Background: Lack of mental health specialists in rural and remote communities suggest that rural communities depend more on general practitioners (GPs) for mental health care. Residents of rural communities are less likely than urban residents to seek help from their GPs for mental health issues. The aim of the current study was to examine whether attitudinal factors including perceived stigma, influenced rural residents seeking help from GPs.
Method: Help-seeking for psychological issues was retrospectively reported by 300 community residents in rural north-west Victoria. Current distress levels, functional disability, and current or lifetime syndromal disorder were recorded. Attitudes towards seeking professional psychological help, perceptions of stigma about mental illness, and belief in helpfulness of GPs, were also measured.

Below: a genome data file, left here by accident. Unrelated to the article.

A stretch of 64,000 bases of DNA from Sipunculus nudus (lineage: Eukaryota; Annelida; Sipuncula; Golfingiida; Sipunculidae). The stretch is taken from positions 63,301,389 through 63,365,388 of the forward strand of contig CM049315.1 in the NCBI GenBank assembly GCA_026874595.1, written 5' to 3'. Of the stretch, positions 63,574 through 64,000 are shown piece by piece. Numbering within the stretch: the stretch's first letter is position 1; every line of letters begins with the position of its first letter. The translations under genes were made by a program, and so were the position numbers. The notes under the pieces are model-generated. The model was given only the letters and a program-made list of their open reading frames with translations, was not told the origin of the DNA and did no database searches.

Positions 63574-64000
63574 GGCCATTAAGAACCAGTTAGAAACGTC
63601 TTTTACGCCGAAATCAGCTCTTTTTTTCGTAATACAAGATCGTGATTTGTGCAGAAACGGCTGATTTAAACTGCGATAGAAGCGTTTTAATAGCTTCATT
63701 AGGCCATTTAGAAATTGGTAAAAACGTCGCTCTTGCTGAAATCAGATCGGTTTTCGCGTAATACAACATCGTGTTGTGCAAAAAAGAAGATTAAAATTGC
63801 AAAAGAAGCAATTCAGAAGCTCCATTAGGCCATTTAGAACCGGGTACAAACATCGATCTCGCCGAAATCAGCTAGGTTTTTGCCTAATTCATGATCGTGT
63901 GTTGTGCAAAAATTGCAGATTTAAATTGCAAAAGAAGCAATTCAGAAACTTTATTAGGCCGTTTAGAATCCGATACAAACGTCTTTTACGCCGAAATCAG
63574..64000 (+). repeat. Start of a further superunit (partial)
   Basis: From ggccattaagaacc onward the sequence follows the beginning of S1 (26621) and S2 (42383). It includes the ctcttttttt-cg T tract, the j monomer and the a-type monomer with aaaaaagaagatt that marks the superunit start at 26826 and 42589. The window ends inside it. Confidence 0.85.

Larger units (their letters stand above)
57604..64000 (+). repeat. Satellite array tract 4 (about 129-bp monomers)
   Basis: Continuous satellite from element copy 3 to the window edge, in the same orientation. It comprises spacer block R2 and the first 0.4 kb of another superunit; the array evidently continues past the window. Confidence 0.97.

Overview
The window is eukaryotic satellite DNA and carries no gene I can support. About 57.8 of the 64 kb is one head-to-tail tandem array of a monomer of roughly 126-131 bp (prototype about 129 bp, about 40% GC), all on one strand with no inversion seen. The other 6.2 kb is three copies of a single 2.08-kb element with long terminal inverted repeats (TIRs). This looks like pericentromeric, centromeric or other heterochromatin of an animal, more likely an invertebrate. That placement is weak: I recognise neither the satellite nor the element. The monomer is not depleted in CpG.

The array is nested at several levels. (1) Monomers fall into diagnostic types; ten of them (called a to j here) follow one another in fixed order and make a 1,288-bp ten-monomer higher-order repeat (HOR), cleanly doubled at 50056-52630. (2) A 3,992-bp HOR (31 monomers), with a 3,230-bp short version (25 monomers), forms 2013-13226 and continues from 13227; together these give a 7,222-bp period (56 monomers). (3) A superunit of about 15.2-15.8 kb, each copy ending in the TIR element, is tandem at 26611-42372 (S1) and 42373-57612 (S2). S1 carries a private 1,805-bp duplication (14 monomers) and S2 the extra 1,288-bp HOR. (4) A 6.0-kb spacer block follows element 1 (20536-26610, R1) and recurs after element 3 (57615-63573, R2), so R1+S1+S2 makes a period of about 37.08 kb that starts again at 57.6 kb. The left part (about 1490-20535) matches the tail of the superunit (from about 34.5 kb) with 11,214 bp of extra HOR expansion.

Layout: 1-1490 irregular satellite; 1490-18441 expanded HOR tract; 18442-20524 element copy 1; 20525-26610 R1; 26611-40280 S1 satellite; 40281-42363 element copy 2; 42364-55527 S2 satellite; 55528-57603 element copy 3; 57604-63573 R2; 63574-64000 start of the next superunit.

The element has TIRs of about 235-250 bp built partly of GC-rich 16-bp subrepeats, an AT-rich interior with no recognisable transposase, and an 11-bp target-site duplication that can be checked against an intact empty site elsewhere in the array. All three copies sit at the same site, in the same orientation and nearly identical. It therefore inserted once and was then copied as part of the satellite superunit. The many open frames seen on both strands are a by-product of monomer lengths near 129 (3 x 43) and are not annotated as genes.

Results: Having a positive attitude towards seeking professional help, and believing that a GP would be helpful, were significant predictors of ever having sought help from a GP for mental health problems. Other independent predictors of help-seeking included having a mood, anxiety or substance use disorder, higher distress levels, and greater functional disability due to physical problems.
Conclusions: Seeking help from a GP for psychological problems was predicted by having a positive attitude towards seeking professional psychological help as well as believing a GP would be helpful in treating psychological problems. Illness variables were also strong predictors of help-seeking behaviour. Contrary to expectations, perceived stigma did not influence help-seeking. The findings of this study highlight the important role of GPs in the treatment of mental health problems in the rural community.